The Pittsburgh Pirates are 149-235 over the last three seasons. One would think that with three consecutive last-place efforts (finishing 22, 15 and 34 games back) ownership would try to spend a little bit of money in hopes of improving the roster. One would be incorrect when it comes to the Pirates.
In the race to the bottom of the payroll chart, Pittsburgh is looking to be at the bottom for the third consecutive year and in the bottom five for the fifth consecutive season. In fact, if we go back to 2004, the Pirates have only been outside the bottom five in payroll three times. Pittsburgh is a small market by baseball standards, but owner Bob Nutting has a real aversion to spending money to improve the team.
I try to be a little more understanding of ownership groups. Franchises are worth a lot of money, but that doesn’t necessarily mean liquid capital and there are a lot more expenditures than we see on the MLB payroll. This is an ownership group that does not deserve the benefit of the doubt and it looks like another long season in the Steel City. What a waste of a beautiful venue for baseball at PNC Park.
The offense (and I use the term loosely) for the Pirates looks, well, offensive. The Pirates were dead last in wRC %plussign% last season, grading 17% below league average. Their .294 wOBA was only better than the Marlins and Rangers, and that’s because they drew walks at a much higher clip. Pittsburgh’s .364 SLG was the lowest in baseball and the fifth-lowest since the 2015 season. For good measure, Pittsburgh’s pitiful showing in 2020 ranks as the second-lowest.
The sad part is that Pirates don’t even strike out that much – they just have very few hitters that make really good contact. Bryan Reynolds was easily the team’s best hitter last season with a 142 wRC %plussign% . There were a lot of whispers that Reynolds, who is starting to get more expensive in his first year of arbitration, would be on the move, but he hasn’t been traded yet. Reynolds was the only player with at least 150 plate appearances to slug over .450 and the only .300 hitter on the team after Adam Frazier was traded to San Diego. He’s a really good player trapped on a terrible team, though maybe not for long. Reynolds was the subject of trade rumors at the end of March, and he and the team were $650,000 apart in his arbitration filing.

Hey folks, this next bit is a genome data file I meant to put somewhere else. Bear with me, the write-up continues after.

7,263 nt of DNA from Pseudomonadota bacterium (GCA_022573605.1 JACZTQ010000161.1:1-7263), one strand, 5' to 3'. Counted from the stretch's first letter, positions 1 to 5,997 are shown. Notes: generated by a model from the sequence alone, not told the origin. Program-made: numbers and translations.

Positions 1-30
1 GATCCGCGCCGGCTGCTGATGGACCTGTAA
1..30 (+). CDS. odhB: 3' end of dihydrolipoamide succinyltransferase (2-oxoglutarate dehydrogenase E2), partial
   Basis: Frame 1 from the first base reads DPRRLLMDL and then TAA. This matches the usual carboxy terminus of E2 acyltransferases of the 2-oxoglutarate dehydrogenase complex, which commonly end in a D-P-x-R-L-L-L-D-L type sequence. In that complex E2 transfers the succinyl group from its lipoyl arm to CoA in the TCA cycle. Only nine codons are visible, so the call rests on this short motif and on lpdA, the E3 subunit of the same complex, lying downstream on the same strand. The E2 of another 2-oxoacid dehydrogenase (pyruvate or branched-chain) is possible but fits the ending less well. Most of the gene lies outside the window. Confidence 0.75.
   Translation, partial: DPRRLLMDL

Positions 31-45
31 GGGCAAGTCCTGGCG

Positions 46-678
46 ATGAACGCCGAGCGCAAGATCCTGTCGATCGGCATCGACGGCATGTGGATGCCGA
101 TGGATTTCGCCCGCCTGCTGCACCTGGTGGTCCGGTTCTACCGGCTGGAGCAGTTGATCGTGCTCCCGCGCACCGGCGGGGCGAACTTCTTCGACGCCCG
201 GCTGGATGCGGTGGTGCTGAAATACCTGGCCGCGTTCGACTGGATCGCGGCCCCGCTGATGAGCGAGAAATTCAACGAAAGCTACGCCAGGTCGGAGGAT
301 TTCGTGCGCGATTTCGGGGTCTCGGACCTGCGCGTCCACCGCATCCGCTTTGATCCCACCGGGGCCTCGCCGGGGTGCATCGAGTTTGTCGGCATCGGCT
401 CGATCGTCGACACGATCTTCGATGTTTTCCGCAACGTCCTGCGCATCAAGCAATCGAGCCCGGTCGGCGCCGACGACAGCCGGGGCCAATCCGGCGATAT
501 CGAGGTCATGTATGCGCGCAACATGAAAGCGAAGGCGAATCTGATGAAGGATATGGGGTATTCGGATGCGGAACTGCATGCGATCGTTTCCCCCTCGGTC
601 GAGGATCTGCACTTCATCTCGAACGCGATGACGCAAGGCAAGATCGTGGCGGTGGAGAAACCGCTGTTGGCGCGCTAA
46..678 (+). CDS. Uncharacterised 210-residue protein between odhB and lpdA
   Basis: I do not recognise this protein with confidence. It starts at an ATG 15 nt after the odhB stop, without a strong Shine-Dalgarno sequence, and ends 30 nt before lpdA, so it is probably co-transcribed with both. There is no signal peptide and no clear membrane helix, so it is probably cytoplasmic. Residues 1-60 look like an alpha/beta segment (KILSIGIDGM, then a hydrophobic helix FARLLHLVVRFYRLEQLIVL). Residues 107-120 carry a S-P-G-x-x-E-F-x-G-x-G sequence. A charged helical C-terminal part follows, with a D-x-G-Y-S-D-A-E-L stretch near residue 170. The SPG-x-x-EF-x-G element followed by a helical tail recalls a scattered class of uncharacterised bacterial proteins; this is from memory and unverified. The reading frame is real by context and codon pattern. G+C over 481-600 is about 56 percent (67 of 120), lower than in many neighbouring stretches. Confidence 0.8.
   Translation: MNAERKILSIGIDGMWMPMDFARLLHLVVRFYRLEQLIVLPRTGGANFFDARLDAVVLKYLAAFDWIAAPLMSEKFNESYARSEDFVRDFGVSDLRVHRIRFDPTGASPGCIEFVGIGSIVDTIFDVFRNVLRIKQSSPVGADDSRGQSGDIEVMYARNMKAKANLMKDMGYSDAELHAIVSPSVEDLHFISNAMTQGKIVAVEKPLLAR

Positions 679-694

It would be nice if Ke’Bryan Hayes would figure it out offensively and help. Hayes played 24 games during the 2020 season and posted monster numbers with a .376/.442/.682 slash in 95 plate appearances, but battled injuries last season and limped to a .257/.316/.373 mark. He’s a terrific defender at the hot corner, but the bat needs to show something as we go forward. He never really showed much power in the minors, but he made a lot of contact.
The Pirates acquired Yoshi Tsutsugo last year and he posted a strong 134 wRC %plussign% in 43 games with regular playing time. Maybe he’ll end up being a bright spot for the team with the chance to play every day in a low-stress environment. Maybe Dan Vogelbach will do the same. He’s a league average sort of bat, but he walks a lot and has some good power in a platoon capacity against righties. Ben Gamel is also a decent platoon bat against righties coming off of his best offensive season since 2018.
A change of scenery could help Michael Chavis now that he’s out of Boston, but the park factor change won’t help, as PNC Park is much stingier than Fenway Park. He should have the chance to play a lot here and it won’t matter if he fails. After all, this is a team whose highest-paid player is catcher Roberto Perez, whom I love behind the plate and don’t love while he’s standing next to it. Perez walks a lot, but that’s about it.
The offense will likely be the worst in baseball this season and absolutely will be if Reynolds is traded at some point.
Surely the picture of the pitching staff has to be more exciting, right? It actually is, and could be what spares the Pirates from losing 100 games for the second straight season. It is amazing to see how far Jose Quintana has fallen, as he signed a one-year, $2 million deal with the Pirates to try and rebuild his value after a couple of lost seasons. Quintana only pitched 10 innings in 2020 and 63 innings last season. He was once a really reliable pitcher that threw 200 innings in four straight seasons for the White Sox, but he’s a shell of that guy now.
If 2019 Quintana returns with a 3.80 FIP, I’d be stunned. His command and control just aren’t that great, even if he’s only 33 years old. Projection systems say he’ll be a little worse than league average. The Pirates are just hoping to eat up some innings and get a prospect.